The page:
At the same time, if someone were to disparage an American who wasn't Shrill's political opponent for donning foreign or ancestral costume, I'm sure Shrill would be the first to scream "bigot!" and loftily declare how she is sooooooooooo high above such pettiness. This is yet another reason why I think that the most patriotic thing Shrillary Shrooooo could ever do, next to coming clean about her record and taking whatever consequences may come, would be to go home and bake cookies for Chelsea's kid.

    The O's issues were, are, and will be his scarcely hidden extreme Leftism, which makes his penchant for golf over work a blessing in disguise for the country that was foolish enough to elect him.

    As for religion, I never bought the meme that the O is a secret Muslim. I have worried that some crazy might take it one himself to kill this admittedly miserable excuse of a POTUS for being a murtad. It has always struck me that the O's religion is Leftism tempered with whatever is beneficial to O's political career. Much as I despise Wrev. Jeremiah Wrong, I confess to a wee bit of sympathy for him, since he strikes me as someone whom the O simply used.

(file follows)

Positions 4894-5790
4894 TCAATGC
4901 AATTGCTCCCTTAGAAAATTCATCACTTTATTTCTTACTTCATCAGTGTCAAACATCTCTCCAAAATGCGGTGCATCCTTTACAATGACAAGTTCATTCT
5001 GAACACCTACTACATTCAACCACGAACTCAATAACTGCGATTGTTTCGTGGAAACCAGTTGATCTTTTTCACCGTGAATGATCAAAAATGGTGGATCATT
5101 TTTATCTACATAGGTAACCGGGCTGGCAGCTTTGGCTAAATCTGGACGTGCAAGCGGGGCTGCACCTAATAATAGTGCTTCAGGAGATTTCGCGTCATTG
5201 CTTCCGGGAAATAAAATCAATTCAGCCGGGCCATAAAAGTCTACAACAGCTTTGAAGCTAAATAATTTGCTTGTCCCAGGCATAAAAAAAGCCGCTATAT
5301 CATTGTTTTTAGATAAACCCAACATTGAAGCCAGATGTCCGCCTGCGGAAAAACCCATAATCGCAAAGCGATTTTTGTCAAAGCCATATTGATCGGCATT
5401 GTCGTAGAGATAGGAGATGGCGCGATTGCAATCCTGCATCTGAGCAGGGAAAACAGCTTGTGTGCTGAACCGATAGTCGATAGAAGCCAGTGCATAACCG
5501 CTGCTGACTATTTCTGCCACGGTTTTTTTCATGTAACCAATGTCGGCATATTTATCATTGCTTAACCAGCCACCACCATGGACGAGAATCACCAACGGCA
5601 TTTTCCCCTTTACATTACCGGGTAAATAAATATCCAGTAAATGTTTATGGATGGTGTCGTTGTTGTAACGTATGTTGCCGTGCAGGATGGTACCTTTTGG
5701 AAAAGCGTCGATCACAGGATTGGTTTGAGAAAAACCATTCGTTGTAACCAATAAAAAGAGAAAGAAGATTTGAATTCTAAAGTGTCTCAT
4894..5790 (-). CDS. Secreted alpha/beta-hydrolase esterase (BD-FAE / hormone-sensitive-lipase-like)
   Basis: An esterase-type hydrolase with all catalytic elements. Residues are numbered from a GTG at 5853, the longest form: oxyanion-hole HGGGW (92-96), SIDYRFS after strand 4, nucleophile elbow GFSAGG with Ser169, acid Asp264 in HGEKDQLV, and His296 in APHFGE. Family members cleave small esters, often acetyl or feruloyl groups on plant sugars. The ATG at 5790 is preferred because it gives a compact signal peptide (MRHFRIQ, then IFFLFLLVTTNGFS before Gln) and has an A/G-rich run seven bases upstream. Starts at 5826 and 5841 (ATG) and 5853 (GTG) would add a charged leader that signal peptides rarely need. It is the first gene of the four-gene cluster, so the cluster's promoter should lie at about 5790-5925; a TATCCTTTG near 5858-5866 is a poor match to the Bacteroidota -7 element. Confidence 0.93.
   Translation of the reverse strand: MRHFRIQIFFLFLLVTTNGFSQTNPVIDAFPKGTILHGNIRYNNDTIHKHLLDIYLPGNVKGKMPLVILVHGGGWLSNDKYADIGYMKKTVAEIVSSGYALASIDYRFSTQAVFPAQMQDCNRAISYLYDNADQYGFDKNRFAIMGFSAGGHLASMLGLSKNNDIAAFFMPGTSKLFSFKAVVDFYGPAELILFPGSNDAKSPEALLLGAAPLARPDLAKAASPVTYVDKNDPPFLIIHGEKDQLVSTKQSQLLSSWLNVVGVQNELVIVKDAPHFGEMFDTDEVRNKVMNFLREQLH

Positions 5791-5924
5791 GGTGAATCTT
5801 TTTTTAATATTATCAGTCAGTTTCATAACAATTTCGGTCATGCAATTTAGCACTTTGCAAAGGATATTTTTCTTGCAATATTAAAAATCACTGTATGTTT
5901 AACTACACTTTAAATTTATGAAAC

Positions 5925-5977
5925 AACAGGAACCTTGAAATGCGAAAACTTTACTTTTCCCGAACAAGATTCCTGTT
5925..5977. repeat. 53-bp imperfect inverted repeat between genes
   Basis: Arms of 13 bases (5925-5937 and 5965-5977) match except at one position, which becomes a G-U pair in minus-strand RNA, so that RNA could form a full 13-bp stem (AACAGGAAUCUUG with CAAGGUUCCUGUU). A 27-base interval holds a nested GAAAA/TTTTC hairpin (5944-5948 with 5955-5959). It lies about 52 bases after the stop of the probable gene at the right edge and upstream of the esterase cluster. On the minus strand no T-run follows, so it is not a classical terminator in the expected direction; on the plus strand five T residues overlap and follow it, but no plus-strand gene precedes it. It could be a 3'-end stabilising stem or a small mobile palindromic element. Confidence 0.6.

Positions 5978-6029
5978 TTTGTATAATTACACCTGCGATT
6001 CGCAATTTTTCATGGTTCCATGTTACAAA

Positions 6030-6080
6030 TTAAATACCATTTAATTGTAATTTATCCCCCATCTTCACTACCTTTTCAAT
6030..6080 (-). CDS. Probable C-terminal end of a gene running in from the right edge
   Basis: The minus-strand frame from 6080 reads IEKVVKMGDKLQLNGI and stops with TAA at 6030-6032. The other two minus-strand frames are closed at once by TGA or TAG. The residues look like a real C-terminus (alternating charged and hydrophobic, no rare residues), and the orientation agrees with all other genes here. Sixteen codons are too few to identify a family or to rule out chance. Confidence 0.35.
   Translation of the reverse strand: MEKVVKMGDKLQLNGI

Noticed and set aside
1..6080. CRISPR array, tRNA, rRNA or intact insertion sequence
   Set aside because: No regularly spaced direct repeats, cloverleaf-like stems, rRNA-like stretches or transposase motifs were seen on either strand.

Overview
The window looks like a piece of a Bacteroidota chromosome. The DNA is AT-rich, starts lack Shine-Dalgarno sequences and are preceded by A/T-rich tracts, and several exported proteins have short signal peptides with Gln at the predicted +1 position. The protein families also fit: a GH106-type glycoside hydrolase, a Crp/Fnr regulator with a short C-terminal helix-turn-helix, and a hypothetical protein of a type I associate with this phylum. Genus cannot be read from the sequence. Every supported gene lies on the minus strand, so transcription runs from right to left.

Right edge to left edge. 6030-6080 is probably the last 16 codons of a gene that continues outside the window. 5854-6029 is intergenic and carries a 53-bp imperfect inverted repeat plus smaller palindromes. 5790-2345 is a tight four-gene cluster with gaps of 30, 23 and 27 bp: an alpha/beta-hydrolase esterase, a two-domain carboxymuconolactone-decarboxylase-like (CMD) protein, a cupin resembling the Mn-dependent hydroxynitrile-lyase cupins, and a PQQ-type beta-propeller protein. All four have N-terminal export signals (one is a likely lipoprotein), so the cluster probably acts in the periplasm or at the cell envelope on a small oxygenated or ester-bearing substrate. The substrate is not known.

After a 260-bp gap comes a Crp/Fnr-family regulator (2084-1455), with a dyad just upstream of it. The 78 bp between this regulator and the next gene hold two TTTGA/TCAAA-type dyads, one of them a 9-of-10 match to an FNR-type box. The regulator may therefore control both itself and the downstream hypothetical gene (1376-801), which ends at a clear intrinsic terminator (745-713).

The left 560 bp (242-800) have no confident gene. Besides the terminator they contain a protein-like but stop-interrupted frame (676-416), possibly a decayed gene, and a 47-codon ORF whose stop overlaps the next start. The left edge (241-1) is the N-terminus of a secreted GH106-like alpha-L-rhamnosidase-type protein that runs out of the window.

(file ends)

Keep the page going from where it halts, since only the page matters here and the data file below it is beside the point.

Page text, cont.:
Keep it up. I look forward to seeing whatever other comments there are on this post.

    ReplyDelete
    Replies
    1. I just can't countenance sympathy for Rev. Wright under really any circumstances. He counseled a married couple once, and the woman in that marriage became his wife.
      If Obama used him (more like mutual objective use), it wasn't even justice.
      Other than that.. wholeheartedly agreed... just how did O get reelected... oh.. Romney... I kinda liked R.

      - reader #1482

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    2. OK. I drop my wee bit of sympathy for Wrev. Wwrong.

      Delete
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      Delete